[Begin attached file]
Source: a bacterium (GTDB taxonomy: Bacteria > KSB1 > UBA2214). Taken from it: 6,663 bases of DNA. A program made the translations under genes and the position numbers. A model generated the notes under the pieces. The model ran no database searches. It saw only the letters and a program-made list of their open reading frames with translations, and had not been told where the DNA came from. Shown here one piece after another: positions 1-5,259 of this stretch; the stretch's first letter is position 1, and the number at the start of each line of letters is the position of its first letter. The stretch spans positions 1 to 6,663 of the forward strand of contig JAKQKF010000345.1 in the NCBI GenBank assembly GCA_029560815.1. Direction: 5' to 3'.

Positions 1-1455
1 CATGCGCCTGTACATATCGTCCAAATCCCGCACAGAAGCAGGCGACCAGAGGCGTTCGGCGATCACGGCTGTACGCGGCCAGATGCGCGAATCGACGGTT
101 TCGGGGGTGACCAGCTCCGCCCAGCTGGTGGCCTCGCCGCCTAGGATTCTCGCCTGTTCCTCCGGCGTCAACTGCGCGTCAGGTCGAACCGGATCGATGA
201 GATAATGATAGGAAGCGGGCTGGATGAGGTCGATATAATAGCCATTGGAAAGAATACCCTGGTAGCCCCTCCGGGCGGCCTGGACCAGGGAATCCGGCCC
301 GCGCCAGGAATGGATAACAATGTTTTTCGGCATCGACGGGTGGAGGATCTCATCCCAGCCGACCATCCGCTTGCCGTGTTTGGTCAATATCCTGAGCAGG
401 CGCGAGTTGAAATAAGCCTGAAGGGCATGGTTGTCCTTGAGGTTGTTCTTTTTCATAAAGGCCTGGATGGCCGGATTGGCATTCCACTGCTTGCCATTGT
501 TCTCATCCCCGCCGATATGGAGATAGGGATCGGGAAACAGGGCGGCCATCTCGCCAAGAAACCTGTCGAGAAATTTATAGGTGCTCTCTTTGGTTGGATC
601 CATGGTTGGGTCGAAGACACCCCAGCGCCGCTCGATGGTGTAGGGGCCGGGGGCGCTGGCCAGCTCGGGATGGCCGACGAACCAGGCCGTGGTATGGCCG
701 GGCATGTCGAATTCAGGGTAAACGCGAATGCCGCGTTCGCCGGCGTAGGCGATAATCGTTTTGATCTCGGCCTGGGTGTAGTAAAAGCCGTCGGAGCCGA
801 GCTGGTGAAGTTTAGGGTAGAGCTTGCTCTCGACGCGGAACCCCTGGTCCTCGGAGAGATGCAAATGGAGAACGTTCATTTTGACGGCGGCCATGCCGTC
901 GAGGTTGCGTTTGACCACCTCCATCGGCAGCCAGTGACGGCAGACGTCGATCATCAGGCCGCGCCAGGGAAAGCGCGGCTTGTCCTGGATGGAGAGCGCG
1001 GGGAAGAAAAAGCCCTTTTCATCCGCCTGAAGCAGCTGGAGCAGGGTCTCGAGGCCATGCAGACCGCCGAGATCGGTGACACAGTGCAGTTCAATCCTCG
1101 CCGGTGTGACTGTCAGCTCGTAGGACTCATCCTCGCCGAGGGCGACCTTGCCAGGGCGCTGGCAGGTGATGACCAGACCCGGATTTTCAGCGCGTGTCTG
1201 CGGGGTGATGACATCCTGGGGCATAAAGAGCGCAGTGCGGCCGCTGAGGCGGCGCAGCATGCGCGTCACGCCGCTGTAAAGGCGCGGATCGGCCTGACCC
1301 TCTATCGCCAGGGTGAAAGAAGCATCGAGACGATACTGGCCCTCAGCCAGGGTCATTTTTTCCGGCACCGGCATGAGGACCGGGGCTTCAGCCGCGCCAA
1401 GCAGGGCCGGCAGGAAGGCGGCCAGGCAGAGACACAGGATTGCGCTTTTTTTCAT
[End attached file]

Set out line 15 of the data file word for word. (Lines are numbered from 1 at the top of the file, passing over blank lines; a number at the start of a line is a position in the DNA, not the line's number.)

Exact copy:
1201 CGGGGTGATGACATCCTGGGGCATAAAGAGCGCAGTGCGGCCGCTGAGGCGGCGCAGCATGCGCGTCACGCCGCTGTAAAGGCGCGGATCGGCCTGACCC